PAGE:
The Department of Chemical Engineering and Chemistry performs cutting-edge research ranging from atomic scale molecular design and nanoscale organization of new functional materials to the design of large scale production, process, and equipment concepts. Department researchers work in close cooperation with commercial parties (e.g., representatives from the chemical industry, engineering firms, equipment manufacturers, and spin-off companies founded by TU/e staff). The department has many scientific and education collaborations with research organizations and universities across the globe.
There are two thematic clusters within the Department of Chemical Engineering and Chemistry: Molecular Systems and Materials Chemistry and Chemical and Process Technology.
Molecular Systems and Materials Chemistry
This thematic cluster focuses on the design and synthesis of novel molecules, macro- and supramolecular assemblies, and functional materials with a wide range of applications in the fields of energy, health, and sustainability. Researchers in this cluster investigate the relation between the structure of advanced materials, such as polymers and multi-materials, and their functional performance. The focus is on the control of structures and morphology as well as interfacial phenomena.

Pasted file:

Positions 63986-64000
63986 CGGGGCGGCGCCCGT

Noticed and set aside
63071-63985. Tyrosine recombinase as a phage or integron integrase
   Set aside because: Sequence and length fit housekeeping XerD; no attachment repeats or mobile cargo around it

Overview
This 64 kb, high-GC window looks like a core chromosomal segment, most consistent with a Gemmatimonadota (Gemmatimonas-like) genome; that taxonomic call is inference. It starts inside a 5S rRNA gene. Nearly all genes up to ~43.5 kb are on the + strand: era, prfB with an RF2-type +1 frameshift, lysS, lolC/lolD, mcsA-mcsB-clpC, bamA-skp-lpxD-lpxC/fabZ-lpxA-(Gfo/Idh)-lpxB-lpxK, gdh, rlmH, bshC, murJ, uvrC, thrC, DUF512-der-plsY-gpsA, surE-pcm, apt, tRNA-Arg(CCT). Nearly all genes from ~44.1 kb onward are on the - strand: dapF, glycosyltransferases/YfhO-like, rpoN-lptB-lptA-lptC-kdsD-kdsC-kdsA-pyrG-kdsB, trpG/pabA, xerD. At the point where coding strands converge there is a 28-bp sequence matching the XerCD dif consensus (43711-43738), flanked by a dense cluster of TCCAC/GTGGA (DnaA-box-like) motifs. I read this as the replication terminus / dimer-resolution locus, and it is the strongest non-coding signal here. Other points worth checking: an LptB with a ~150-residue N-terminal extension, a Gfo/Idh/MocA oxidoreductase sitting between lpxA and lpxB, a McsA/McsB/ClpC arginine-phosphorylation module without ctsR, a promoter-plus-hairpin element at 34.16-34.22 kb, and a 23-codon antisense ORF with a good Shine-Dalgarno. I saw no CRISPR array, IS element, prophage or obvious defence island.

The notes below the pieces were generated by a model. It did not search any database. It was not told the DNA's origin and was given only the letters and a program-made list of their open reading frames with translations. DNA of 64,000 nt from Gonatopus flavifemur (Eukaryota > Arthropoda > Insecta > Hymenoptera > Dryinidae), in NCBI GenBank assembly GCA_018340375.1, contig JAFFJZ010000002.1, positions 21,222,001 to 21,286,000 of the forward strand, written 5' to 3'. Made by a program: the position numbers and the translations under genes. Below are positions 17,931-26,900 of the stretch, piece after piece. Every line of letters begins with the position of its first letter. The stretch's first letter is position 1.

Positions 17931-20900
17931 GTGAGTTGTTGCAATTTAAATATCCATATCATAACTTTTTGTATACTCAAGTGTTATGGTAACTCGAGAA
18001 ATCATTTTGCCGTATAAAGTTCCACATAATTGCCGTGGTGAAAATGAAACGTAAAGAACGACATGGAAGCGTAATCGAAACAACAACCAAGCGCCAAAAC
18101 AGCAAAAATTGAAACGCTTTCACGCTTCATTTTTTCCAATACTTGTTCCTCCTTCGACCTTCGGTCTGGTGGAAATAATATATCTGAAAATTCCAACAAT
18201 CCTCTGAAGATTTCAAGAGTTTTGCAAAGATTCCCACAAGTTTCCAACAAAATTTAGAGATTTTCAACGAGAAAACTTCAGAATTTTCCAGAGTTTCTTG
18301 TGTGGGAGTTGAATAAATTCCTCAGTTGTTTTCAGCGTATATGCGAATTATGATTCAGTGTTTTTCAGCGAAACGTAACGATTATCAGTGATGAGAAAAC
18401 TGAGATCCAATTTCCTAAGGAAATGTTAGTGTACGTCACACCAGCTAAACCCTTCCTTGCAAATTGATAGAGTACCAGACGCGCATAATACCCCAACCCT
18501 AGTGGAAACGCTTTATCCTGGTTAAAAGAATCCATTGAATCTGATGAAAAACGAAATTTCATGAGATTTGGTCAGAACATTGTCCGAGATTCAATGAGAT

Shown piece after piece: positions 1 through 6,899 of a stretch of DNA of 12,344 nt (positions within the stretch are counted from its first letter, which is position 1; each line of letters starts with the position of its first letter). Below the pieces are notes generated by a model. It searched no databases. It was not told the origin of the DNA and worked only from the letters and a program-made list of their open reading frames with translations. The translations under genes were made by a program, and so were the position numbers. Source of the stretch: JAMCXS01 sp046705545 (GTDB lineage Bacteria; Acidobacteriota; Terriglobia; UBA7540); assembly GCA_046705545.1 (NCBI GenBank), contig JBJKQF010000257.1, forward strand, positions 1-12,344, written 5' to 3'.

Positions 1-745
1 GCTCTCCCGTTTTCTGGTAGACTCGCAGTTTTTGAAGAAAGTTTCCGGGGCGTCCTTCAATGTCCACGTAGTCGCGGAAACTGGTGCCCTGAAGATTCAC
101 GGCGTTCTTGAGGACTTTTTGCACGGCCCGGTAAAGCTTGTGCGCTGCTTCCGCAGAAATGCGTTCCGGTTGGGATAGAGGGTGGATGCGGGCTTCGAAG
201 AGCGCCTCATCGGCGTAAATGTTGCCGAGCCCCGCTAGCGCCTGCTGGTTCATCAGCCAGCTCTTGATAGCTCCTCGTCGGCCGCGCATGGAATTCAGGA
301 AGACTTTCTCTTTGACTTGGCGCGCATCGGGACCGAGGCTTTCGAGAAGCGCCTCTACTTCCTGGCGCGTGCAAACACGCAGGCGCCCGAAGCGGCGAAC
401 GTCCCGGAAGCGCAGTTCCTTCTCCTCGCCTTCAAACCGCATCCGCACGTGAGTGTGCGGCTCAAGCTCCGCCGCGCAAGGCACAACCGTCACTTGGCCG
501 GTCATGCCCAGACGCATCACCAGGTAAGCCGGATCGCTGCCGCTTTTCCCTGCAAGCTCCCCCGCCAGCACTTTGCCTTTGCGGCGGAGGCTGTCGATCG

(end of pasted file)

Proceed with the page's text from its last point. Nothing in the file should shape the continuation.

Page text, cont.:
The research approach comprises the following key elements:
- new supramolecular concepts in organic and polymer chemistry, and materials science,
- organic and polymer materials for optical, electronic and responsive devices,
- interface and physical chemistry of polymer materials,
- bio-inspired and multi-scale materials, and
- new routes to polymer materials using renewable resources.
Chemical and Process Technology
The research within this thematic cluster covers a broad spectrum in the field of the chemical engineering sciences, ranging from fundamental scientific understanding to targeted engineering applications. This approach positions the cluster at the cutting edge of academic research while retaining a high standard of industrial innovation. The major research areas in this cluster are reactor and separation technology, process intensification, and molecular heterogeneous catalysis. Combining these research areas across the relevant length scales often leads to novel or improved reactor, separation, and process technologies and concepts.
The primary topics of investigation include:
- multi-scale multi-phase flow,
- transport phenomena,
- integrated and intensified reactors,
- new (reactive) separations and affinity solvents, and
- renewable feedstock conversion.
The research groups collaborate intensively with the chemical industry to ensure the sustainability of chemical processes by increasing their energy and feedstock efficiency, as well as cooperating in the development of novel chemical and physical operating windows.